1. 13
  1.  

  2. 16

    This is another case where I feel a low-quality downvote option would be highly useful. There are plenty of inaccuracies in these slides and I would very much not recommend this to someone learning C.

    1. 5

      Care to enumerate some examples?

      1. 20

        Slide 2:

        Don’t pick C as your first language.

        C is fine as a first language – I’m glad it was mine (I’ll grant this is at least somewhat subjective).

        Slide 3:

        You only need C for projects that require low-level hardware access or blazing-fast speeds.

        These are hardly the only valid reasons to write something in C.

        Slide 12:

        int my_var = 3; // It’s an int!

        my_var = “abc”; // COMPILER ERROR! You clearly stated that it was an int!

        A warning, possibly, but not an error.

        Slides 17-22: “memory layout”? I’m guessing this is referring to the necessity of avoiding invalid memory access, but “memory layout” means something very different to me (things like which members are where in a struct – which while a valid concern in some cases is definitely not something a beginner would need to care about).

        Slide 30:

        I like to think of a pointer as a directory and the value as a file.

        Not a very good analogy. File names & inodes would perhaps be marginally closer I guess, but still not a good one.

        Slide 31:

        int a[] = {1, 2, 3}; // create an array

        // a is just a pointer to the first element…

        Wrong, a is decidedly not a pointer; it’s an array. Yes, the expression a will decay to a pointer in some contexts, but it’s still fundamentally an array. They’re different.

        Slide 42:

        char letter = ‘a’;

        int x = (int) a; // look. it’s now an int

        Kind of a weird choice of example – I’m guessing the author is unaware that the expression 'a' is itself actually of type int, not char. The (int) cast in the second line is just as extraneous as the (char) cast omitted in the first line.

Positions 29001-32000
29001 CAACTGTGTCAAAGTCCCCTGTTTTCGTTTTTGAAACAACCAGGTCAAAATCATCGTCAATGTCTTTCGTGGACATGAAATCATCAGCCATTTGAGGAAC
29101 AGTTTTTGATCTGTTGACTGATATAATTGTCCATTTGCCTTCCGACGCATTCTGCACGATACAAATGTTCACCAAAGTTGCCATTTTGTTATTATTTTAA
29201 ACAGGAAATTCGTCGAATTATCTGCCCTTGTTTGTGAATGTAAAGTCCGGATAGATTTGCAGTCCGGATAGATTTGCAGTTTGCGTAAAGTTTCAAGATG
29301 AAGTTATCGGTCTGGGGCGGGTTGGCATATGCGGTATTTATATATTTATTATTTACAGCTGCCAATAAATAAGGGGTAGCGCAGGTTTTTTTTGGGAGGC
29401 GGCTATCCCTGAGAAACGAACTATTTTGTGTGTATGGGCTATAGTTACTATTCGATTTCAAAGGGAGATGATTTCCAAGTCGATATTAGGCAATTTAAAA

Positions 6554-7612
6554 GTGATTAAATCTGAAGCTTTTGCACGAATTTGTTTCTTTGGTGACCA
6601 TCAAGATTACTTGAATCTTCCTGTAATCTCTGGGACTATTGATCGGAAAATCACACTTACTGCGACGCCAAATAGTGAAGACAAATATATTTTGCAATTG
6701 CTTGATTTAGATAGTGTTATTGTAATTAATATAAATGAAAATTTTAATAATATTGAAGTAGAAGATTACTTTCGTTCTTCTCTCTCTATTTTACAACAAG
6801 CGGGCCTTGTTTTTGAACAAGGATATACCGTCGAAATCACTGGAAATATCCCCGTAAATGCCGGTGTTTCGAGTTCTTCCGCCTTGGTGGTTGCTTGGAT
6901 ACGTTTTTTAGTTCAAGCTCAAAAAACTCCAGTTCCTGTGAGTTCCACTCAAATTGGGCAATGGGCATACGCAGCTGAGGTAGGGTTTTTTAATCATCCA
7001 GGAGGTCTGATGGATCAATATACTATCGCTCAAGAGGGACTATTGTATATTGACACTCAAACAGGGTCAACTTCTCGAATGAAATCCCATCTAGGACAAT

Does it throw a warning because ints aren’t the same size as pointers? Yes.

        Maybe, if you’re on (say) an LP64 platform (but probably silent on ILP32).

        Does it make sense? No.

        It certainly could in some contexts.

        Slide 43:

        And that covers the all difficult C concepts for beginners

        Ignoring the spottiness of the topics it attempted to cover, that’s still pretty presumptuous. Just off the top of my head, what about, say, the distinction between stack and heap space? (i.e. why you don’t want to return a pointer to a local variable, which I imagine could easily be confusing to C neophytes.) I’m sure there are plenty of others as well.

        The whole thing smells very much like a case of someone kind of half-learning C and then deciding they’re qualified to start teaching other people about it.

        1. 8

          The idea that a[] is the same as *a is a misconception I see spreading around a lot. The C FAQ on Arrays and Pointers clears up some of the relationship between pointers and arrays.

          1. 1

            In regard to slides 17-22, this also puzzled me. I believe the author was wanting to impress how mindful you need to be with your data types, but that’s as far as I got. If this were a 6502 tutorial I’d probably have those slides as point #1, but…

        2. 1

          I feel like low-level languages have a simplicity that allows people to deceive themselves into thinking they understand them more than they do. I know how to write and read C, and I’ve used some of the tools, but I wouldn’t say that I “know C”. It’s actually pretty frustrating that so many C resources are from people who know little more than I do, but who’ve recently become enamored of low-level programming and think they understand it.

          There’s also an issue of feedback. Undefined behavior may or may not bite you. Often it doesn’t, or the failure is predictable (e.g. a hard crash for division by zero) which misleads a person into thinking that a pattern of behavior works. Most people don’t know that (under typical two’s complement assumptions) MIN_INT / -1 is undefined, for example, because they rarely get bitten by this corner case.

        3. 4

          I would like to point out that C++ is a completely different language. None of the things presented here (pointers, malloc, memory layout) need to be learned to learn C++.

          C++ really has a C-compatiblity-mode, but it’s not C. Death to the “C/C++” idea! They are two different languages!

          1. 3

            Are pointers confusing? -> vs . is the only instance I can think of that might be confusing until you read what those do.